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11 Replies to “Why We Won’t Take a Break”

  1. I think people say this for 2 reasons: 1. They might be genuinely concerned about you and the mental strain miscarriages take on your body. It’s such a personal thing and the reaction to a miscarriage can be so varied, some people really experience it/ think of it as a traumatic event.
    2. (And I think more likely option): people just don’t know what to say…. really… I mean, I’m not sure I would… You know, like when something bad happens and you don’t know what to say so you say, “there must be a reason for that, etc.”. Which is stupid, but you want to say something kind without pulling the “blanket” your way and starting a story “ohh, when this happened to ME…”.
    It’s still hard though and I think it’s good how you explain your feelings in the post 🙂

    1. Thanks Victoria, I agree that people often don’t know what to say or are genuinely worried, and that’s fine but the frustrating part is where I explain that “taking a break” makes no difference but they continue to insist that is the best thing to do… as if I must be “doing something wrong” and they know “the solution” to make it all better, even though there is no medical evidence to back it up.

  2. It would be nice if people would stop telling you this – they should just be there for you, and if they think taking a break is good for a specific reason, maybe just talk about that. Get your perspective and hear what you’ve learned. It’s a topic not everyone knows about! But yes, it’s your life – you shouldn’t “take a break” if you don’t want to or need to (health/mental health wise).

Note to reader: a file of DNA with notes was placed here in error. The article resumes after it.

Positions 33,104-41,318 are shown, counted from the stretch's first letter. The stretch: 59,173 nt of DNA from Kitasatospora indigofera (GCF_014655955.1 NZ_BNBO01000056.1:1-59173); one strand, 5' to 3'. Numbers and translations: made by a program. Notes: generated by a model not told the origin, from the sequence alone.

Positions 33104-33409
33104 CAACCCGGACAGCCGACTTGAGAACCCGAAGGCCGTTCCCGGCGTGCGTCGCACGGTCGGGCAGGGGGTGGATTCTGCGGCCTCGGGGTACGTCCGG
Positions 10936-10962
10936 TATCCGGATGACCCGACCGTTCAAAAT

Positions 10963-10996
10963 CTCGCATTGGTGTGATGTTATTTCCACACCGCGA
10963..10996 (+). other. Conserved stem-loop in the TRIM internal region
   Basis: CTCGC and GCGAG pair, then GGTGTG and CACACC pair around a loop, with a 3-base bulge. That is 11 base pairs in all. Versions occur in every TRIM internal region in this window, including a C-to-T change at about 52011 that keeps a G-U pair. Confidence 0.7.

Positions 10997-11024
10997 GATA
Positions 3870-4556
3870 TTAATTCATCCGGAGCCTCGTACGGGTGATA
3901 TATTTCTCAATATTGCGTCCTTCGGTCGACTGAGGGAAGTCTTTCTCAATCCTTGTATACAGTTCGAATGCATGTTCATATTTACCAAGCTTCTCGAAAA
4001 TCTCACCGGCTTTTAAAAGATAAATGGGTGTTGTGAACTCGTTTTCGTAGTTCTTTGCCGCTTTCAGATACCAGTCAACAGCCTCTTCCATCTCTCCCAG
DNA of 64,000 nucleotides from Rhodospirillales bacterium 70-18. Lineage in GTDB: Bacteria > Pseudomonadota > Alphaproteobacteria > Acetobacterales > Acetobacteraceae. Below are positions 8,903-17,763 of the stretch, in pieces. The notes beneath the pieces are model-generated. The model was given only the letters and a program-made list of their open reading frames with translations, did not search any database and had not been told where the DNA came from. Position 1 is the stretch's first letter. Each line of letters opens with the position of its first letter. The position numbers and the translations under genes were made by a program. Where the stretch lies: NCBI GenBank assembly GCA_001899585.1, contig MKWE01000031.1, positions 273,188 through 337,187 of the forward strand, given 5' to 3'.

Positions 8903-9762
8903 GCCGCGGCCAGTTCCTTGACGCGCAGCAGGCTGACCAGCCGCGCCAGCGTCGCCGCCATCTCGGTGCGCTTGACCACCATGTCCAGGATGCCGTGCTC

3. It really bothers me when people give this kind of advice. I would never presume to know more than a doctor about what is safe. I’m glad that you shared this, because sometimes I feel like people don’t realize how their “advice” comes across, they think they are trying to help, but… it’s not helpful.

  4. I think this is one of those things where people are well meaning but should really keep their opinions to themselves. Good for you for going with what you want.

  5. I hate when people give out advice or make comments that they shouldn’t. I would like to think they mean well and trying to make conversation, but I just think they are so nosy. On some topics, people should just not say anything to that person.

  6. Oh my gosh I feel your pain with people just not getting what you say about your own body. I have MS and people have a hard time understanding how I can feel so sick – “You look fine.” “You don’t look sick.” It’s like, I’m glad you confirmed that…wow, do I feel better now! Good for you listening to your own body and your OB. I wish you the absolute best!

  7. Good for you for listening to your body and your wants and needs. I agree with Victoria above. I’ve noticed that in times of hardships, people just feel awkward and say what’s commonly considered “appropriate” by society’s standards, and perhaps a general concern for wellbeing. But at the end of the day, your body/your decision. You do whatever feels right for you 🙂

  8. I agree. You should do what is best for you and your family. Your doctor says its ok and you are ready, then do it girl. I hate that people give you backlash. Let us live our lives! 🙂

  9. If your OB says it’s ok then you do what works for you! People are too darn nosy in my opinion. I’m sure they are trying to express empathy but it might be coming out wrong. I’ll be praying for the next pregnancy to stick for you!